I get where Abbott is coming from here. I do. My favorite band in the world is the Turnpike Troubadours, and while their lyrics are amazing, they’re incredible musicians, and they have all the chops to be a legendary act in Texas/Red Dirt music, they’re also a party band. Their shows get crazy. People get drunk. People dance. It’s part of the atmosphere. With a few exceptions, you don’t go to a Texas country show expecting to sit quietly and enjoy a pleasant evening of music.
What I resent is the implication that you have to choose between good music and party music. What Abbott appears to be saying here is that you can’t be a band with substance and still have that rowdy party atmosphere at your shows. Turnpike, Rodney Parker, Dirty River Boys and others have proven otherwise. What Abbott really means is that he can get that atmosphere without even going to the trouble of writing decent songs, so why bother?
Let’s think for a moment about what this tells the world about Texas music. Abbott–one of red dirt’s biggest stars–is using a widely read national magazine as a platform to tell the world “Texas music isn’t meant to be taken seriously. It’s not real art. All we care about is that everyone at our shows buys beer and gets laid.” This quote solidifies what I’ve been saying about Josh Abbott for years: he’s giving a bad name to one of the few remaining musical genres with any dignity.
But what I especially love about this quote is Abbott’s condescending attitude toward these unnamed “people” who just get carried away with the booze and drugs and sex, the poor things. It’s a good thing Abbott is “grounded” so he doesn’t “get lost in all that.” Pretty rich coming from the guy who, six months ago, had a very public meltdown on Twitter about drinking too much, doing drugs, and cheating on his wife with girls he met at shows.
“I think part of trying to identify and market your music isn’t to pander it. It’s to figure out who your demographic is. And it just so happened that the music I enjoyed writing and perhaps the vocal delivery I have was more attractive too [sic] younger college females. So that’s the direction we marketed. I think it helps when we write these songs for girls about not letting their spirits get down or overcoming obstacles. On our last album, we had a song called “She Will Be Free” and on this new EP we have one called “She Don’t Break.” It’s all about this girl who gets down, maybe her and her most recent love interest are on the rocks but at the end of the day her and her friends aren’t gonna let her break.”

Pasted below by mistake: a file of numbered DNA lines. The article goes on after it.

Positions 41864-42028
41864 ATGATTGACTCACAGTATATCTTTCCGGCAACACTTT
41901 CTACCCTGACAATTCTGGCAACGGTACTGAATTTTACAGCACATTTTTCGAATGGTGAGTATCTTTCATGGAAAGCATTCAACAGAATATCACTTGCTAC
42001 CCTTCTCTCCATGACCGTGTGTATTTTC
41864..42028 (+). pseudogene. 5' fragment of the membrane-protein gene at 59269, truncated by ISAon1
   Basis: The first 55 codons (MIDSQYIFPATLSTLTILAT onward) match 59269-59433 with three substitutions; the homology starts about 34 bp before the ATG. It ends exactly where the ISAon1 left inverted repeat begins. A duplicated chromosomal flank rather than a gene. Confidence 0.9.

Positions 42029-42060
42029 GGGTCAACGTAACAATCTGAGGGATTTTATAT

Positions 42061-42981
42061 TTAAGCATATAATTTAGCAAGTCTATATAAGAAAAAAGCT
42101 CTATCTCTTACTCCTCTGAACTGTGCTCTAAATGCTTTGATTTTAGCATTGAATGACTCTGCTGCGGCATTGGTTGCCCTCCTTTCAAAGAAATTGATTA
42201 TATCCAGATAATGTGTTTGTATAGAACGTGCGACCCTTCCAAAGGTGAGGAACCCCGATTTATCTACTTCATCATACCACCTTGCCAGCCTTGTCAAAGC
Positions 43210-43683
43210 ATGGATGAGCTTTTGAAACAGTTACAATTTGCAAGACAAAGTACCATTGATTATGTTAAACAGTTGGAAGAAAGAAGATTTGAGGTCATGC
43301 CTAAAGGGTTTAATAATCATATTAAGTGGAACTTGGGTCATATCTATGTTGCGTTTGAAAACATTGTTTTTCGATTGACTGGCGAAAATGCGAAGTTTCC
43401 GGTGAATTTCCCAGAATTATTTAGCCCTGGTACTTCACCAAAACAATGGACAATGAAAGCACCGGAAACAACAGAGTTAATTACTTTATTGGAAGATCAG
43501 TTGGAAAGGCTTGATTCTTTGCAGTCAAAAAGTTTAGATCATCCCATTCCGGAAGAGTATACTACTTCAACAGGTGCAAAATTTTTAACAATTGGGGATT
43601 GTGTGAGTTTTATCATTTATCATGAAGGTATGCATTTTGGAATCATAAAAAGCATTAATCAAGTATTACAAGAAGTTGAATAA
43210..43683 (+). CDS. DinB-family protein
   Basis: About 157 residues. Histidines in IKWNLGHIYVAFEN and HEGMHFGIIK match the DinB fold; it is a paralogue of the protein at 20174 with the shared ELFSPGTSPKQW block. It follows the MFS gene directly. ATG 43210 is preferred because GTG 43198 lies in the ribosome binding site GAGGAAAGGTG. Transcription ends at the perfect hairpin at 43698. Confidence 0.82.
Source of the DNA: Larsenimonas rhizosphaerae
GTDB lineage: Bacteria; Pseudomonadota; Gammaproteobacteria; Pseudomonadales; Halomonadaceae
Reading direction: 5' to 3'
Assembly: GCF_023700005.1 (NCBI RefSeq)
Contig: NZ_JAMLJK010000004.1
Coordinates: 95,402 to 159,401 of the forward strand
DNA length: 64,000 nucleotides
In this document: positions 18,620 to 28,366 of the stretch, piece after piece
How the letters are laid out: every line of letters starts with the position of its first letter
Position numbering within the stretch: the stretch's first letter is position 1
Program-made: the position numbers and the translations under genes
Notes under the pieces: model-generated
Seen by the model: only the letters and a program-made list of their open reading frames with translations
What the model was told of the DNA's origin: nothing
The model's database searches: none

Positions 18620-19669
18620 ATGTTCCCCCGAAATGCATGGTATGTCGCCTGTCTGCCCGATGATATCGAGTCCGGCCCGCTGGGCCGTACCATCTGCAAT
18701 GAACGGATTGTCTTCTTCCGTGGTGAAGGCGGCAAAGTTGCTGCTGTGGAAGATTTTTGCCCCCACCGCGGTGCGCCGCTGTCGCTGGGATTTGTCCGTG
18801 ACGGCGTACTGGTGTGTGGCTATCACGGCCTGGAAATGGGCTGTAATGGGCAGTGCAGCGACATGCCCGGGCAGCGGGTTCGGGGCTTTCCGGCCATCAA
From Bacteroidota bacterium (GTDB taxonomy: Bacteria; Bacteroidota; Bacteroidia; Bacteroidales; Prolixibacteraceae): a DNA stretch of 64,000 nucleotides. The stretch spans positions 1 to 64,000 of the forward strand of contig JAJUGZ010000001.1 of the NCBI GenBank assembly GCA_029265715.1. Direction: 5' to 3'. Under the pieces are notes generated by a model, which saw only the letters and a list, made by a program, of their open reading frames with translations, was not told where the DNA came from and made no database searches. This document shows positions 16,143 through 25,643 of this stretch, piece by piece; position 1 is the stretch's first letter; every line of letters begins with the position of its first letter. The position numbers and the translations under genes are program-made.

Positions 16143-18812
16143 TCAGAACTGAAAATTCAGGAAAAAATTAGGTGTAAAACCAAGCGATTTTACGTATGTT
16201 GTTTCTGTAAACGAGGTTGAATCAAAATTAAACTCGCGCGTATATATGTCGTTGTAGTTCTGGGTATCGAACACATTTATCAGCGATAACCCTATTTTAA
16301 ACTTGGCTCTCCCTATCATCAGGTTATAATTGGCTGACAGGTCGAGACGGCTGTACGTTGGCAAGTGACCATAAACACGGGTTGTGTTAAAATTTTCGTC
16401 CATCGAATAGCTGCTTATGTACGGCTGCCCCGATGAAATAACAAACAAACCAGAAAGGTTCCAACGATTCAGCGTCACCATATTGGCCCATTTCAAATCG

Again, I would like to point out just how condescending Abbott is being here. Newsflash, fellas: women don’t need you to tell them that they’re strong. Why would a man write a song celebrating female independence and the power of female relationships for any reason other than pandering? Why would a man write a song about a breakup from a woman’s point of view, or with the woman as the central protagonist? These songs are nothing more than the lament of the “friendzoned” crybaby who says he’s celebrating a woman’s strength but is really just happy that another guy didn’t get the girl, because maybe now he has a chance. He’s the nice guy who’s going to save you from all those other guys, the one who’s going to build you up by using empty words to tell you how amazing and powerful you are…just before he gets wasted and cheats on you with a groupie.